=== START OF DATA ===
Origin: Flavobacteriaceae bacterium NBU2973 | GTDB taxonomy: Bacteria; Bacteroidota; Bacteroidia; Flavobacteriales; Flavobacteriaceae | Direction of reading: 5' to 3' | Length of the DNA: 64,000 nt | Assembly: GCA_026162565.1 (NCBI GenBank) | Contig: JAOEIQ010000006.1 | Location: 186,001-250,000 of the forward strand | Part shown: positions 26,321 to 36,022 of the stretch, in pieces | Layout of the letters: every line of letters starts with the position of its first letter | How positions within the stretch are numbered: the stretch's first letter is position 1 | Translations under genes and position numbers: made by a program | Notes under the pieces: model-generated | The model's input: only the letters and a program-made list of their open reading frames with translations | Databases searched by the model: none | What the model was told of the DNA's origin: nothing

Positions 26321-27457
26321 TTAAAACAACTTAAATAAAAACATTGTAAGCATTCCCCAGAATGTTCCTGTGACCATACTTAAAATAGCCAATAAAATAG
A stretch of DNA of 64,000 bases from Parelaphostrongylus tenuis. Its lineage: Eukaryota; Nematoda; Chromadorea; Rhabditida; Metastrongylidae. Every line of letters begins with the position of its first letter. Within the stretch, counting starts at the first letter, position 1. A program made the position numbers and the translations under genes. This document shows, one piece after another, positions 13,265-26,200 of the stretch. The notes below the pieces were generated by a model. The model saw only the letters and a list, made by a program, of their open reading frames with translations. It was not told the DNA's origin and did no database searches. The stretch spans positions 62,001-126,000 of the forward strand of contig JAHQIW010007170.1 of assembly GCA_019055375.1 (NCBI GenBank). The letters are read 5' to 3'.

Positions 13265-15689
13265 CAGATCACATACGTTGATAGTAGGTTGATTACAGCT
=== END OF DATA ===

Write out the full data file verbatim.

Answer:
Origin: Flavobacteriaceae bacterium NBU2973 | GTDB taxonomy: Bacteria; Bacteroidota; Bacteroidia; Flavobacteriales; Flavobacteriaceae | Direction of reading: 5' to 3' | Length of the DNA: 64,000 nt | Assembly: GCA_026162565.1 (NCBI GenBank) | Contig: JAOEIQ010000006.1 | Location: 186,001-250,000 of the forward strand | Part shown: positions 26,321 to 36,022 of the stretch, in pieces | Layout of the letters: every line of letters starts with the position of its first letter | How positions within the stretch are numbered: the stretch's first letter is position 1 | Translations under genes and position numbers: made by a program | Notes under the pieces: model-generated | The model's input: only the letters and a program-made list of their open reading frames with translations | Databases searched by the model: none | What the model was told of the DNA's origin: nothing

Positions 26321-27457
26321 TTAAAACAACTTAAATAAAAACATTGTAAGCATTCCCCAGAATGTTCCTGTGACCATACTTAAAATAGCCAATAAAATAG
A stretch of DNA of 64,000 bases from Parelaphostrongylus tenuis. Its lineage: Eukaryota; Nematoda; Chromadorea; Rhabditida; Metastrongylidae. Every line of letters begins with the position of its first letter. Within the stretch, counting starts at the first letter, position 1. A program made the position numbers and the translations under genes. This document shows, one piece after another, positions 13,265-26,200 of the stretch. The notes below the pieces were generated by a model. The model saw only the letters and a list, made by a program, of their open reading frames with translations. It was not told the DNA's origin and did no database searches. The stretch spans positions 62,001-126,000 of the forward strand of contig JAHQIW010007170.1 of assembly GCA_019055375.1 (NCBI GenBank). The letters are read 5' to 3'.

Positions 13265-15689
13265 CAGATCACATACGTTGATAGTAGGTTGATTACAGCT